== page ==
Articles on Design

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The city of Vancouver is set among a beautiful background, but the scenic wonder masks other problems. THE CANADIAN PRESS/Jonathan Hayward

Vancouver’s urban conundrum: Let’s design better cities

Vancouver may be one of the most beautiful cities in the world, but the president of Emily Carr University says the city could benefit from the discipline of design.
A photograph of Penn Station’s interior from the 1930s. Bernice Abbott

Remembering America’s lost buildings

We asked five architecture experts to name one building or structure they wish had been preserved, but couldn't resist the tides of decay, development and discrimination.
On the left, Katsushika Hokusai’s ‘The Manifestation of the Peak’ (1834); on the right, Wright’s rendering of the Huntington Hartford Resort project (1947) © The Frank Lloyd Wright Foundation, Taliesin West, Scottsdale, AZ

Frank Lloyd Wright’s Japanese education

When the young Wright moved to Chicago to work for the architect Joseph Silsbee, he was introduced to Japanese prints. It changed his career, and very possibly the course of American architecture.
Kansir/flickr

The mall isn’t dead – it’s just changing

The mall's inventor, Victor Gruen, envisioned thriving hubs of civic activity, rather than bland, asphalt-enclosed shopping centers. Is his original vision now being realized – or further corrupted?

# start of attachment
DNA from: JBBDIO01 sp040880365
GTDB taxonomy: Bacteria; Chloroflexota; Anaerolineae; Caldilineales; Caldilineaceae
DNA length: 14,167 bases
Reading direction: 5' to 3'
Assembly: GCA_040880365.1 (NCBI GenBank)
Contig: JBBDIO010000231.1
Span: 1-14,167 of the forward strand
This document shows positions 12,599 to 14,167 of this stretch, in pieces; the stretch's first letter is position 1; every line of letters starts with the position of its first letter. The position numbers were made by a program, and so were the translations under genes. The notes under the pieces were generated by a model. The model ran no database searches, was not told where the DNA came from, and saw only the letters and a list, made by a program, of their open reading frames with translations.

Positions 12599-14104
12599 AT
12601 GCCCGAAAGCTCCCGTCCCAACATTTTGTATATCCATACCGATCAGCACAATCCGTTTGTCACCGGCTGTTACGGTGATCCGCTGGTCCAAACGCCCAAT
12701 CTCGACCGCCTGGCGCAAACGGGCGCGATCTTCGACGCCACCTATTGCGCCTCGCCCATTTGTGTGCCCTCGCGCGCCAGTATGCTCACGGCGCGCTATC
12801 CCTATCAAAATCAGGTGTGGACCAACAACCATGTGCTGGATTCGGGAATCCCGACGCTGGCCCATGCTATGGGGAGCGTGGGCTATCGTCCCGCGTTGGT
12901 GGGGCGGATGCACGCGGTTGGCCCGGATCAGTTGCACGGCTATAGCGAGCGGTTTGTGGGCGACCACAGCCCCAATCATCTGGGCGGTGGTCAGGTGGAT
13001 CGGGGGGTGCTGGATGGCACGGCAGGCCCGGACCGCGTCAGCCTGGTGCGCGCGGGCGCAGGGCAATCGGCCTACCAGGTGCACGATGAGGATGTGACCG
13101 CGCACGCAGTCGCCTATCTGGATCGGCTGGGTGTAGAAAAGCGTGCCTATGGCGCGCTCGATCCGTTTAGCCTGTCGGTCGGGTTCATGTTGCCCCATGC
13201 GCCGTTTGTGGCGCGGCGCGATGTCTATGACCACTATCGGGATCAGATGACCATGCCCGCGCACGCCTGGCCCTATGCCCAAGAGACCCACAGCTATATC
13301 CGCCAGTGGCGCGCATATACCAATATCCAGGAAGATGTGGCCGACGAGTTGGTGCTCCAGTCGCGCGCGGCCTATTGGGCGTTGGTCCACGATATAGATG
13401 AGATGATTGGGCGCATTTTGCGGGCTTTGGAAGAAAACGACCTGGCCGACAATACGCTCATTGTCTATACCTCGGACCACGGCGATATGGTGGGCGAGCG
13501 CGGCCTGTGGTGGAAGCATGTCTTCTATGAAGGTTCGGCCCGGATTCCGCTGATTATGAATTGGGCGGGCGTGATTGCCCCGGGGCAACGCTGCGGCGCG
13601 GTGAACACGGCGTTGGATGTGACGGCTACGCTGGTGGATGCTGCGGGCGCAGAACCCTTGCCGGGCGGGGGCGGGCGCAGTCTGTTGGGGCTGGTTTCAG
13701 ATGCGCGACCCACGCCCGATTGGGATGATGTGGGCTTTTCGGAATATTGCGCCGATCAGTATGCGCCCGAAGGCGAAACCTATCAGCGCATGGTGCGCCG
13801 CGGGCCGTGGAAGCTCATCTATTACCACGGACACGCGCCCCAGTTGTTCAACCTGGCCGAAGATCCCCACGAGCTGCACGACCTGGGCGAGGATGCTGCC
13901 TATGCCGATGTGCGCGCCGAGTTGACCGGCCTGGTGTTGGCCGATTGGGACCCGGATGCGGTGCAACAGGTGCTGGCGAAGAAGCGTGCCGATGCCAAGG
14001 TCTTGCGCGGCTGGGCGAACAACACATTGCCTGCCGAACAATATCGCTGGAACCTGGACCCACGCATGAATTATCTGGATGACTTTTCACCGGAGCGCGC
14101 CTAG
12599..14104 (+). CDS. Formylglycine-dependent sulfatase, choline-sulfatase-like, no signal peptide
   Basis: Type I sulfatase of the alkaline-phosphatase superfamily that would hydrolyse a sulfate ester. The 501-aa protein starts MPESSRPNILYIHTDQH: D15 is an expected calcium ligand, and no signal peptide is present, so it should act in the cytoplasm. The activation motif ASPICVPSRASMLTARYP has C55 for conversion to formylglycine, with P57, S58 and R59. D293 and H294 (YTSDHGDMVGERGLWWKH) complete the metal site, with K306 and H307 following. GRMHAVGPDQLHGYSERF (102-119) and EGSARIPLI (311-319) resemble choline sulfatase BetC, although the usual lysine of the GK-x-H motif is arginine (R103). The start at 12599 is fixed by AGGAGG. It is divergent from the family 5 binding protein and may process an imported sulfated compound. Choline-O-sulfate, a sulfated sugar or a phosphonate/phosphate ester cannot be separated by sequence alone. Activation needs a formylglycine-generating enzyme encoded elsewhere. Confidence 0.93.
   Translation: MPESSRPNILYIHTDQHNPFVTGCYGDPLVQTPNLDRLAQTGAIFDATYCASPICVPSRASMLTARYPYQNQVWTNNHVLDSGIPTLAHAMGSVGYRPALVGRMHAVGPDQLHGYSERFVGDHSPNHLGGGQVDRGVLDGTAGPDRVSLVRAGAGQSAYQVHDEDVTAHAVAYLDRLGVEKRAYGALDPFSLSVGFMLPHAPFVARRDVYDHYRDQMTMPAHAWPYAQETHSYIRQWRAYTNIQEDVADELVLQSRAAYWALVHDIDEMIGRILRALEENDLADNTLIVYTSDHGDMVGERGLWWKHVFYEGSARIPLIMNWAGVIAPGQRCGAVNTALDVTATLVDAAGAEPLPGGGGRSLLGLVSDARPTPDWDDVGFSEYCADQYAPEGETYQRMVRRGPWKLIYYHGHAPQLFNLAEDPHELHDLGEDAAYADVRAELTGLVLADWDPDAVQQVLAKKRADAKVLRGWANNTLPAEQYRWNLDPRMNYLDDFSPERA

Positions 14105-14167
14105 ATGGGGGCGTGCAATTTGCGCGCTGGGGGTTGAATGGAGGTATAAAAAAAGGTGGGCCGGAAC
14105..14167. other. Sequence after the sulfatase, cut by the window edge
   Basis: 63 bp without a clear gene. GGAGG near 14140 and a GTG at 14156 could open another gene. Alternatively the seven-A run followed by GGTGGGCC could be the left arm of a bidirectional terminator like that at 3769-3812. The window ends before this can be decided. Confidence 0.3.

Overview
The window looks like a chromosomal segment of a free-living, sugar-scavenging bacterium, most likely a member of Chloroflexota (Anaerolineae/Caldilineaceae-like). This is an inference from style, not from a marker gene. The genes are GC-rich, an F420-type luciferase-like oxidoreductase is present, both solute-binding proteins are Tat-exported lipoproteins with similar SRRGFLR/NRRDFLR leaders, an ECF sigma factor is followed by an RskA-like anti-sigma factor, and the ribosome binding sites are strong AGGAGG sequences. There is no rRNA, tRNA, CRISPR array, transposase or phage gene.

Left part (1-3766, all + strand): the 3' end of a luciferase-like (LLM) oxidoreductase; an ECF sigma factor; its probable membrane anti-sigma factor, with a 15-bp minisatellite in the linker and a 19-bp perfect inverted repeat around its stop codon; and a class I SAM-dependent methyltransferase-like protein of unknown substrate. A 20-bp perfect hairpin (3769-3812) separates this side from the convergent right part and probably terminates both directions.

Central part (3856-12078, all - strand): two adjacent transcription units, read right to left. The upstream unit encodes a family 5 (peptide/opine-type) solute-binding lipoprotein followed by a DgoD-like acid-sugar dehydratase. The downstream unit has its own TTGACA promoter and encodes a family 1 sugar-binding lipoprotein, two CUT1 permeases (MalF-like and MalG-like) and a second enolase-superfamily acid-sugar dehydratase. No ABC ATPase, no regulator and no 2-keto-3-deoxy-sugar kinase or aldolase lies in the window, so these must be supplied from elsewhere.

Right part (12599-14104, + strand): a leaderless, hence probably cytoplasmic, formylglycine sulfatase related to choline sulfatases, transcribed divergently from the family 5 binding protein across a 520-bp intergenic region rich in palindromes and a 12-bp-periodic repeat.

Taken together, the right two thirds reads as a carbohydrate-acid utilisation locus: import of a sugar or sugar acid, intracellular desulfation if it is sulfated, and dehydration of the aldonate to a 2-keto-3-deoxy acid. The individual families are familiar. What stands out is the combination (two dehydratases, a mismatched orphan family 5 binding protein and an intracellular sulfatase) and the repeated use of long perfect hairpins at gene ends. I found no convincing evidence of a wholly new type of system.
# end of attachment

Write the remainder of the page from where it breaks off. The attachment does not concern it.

Members of the grounds crew spray the field before the Opening Day game between the Washington Nationals and the Miami Marlins. AP Photo/Alex Brandon

Baseball season begins: Five essential reads

The national pastime is more than just a sport. In this roundup, we feature stories about baseball's relationship to race, politics, the media and health.
In the mid-1990s, body modification enthusiasts – a long-ostracized subculture – created an online community that incorporated blogs, dating and wikis. philippe leroyer/flickr

How Facebook – the Wal-Mart of the internet – dismantled online subcultures

Even though Facebook claims to be a global community, its rise has come at the expense of online subcultures for marginalized people, from body modification enthusiasts to drag queens.
Poul Henningsen’s Artichoke Lamp, viewed from below at London’s Park Plaza Hotel. Doc Searls/Wikimedia Commons

From the mundane to the divine, some of the best-designed products of all time

We asked five design experts – what's your favorite product of all time, and why?
Footpaths in Japan are built with bumpy guide-strips so vision impaired pedestrians can get around with ease.

The archaeology of polite society

From high chairs in public bathrooms to handbag baskets in cafes, Japan is a considerate place. Australia can learn from a society where material culture acts as a reminder to be aware of the needs of others.

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